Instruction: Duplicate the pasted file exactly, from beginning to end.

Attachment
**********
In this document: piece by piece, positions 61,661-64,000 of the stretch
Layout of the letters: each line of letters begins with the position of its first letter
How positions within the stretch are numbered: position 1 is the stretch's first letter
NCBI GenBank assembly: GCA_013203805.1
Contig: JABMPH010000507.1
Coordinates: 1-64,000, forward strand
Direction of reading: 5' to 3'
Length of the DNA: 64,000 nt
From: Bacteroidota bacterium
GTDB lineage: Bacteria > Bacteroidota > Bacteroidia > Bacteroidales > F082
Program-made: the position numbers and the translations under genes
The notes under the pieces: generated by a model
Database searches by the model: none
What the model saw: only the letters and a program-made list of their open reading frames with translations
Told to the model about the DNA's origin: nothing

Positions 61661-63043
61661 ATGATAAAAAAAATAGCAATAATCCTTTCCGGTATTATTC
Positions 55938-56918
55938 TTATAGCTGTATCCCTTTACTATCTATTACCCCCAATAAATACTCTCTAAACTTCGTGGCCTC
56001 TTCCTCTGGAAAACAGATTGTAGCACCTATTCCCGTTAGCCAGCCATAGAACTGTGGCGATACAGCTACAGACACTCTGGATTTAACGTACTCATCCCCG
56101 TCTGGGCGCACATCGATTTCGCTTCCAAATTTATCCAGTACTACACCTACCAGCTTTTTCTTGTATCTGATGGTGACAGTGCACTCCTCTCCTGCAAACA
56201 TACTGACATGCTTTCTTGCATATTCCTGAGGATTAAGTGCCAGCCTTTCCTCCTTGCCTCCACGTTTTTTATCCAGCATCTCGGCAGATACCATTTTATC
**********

In this document: piece by piece, positions 61,661-64,000 of the stretch
Layout of the letters: each line of letters begins with the position of its first letter
How positions within the stretch are numbered: position 1 is the stretch's first letter
NCBI GenBank assembly: GCA_013203805.1
Contig: JABMPH010000507.1
Coordinates: 1-64,000, forward strand
Direction of reading: 5' to 3'
Length of the DNA: 64,000 nt
From: Bacteroidota bacterium
GTDB lineage: Bacteria > Bacteroidota > Bacteroidia > Bacteroidales > F082
Program-made: the position numbers and the translations under genes
The notes under the pieces: generated by a model
Database searches by the model: none
What the model saw: only the letters and a program-made list of their open reading frames with translations
Told to the model about the DNA's origin: nothing

Positions 61661-63043
61661 ATGATAAAAAAAATAGCAATAATCCTTTCCGGTATTATTC
Positions 55938-56918
55938 TTATAGCTGTATCCCTTTACTATCTATTACCCCCAATAAATACTCTCTAAACTTCGTGGCCTC
56001 TTCCTCTGGAAAACAGATTGTAGCACCTATTCCCGTTAGCCAGCCATAGAACTGTGGCGATACAGCTACAGACACTCTGGATTTAACGTACTCATCCCCG
56101 TCTGGGCGCACATCGATTTCGCTTCCAAATTTATCCAGTACTACACCTACCAGCTTTTTCTTGTATCTGATGGTGACAGTGCACTCCTCTCCTGCAAACA
56201 TACTGACATGCTTTCTTGCATATTCCTGAGGATTAAGTGCCAGCCTTTCCTCCTTGCCTCCACGTTTTTTATCCAGCATCTCGGCAGATACCATTTTATC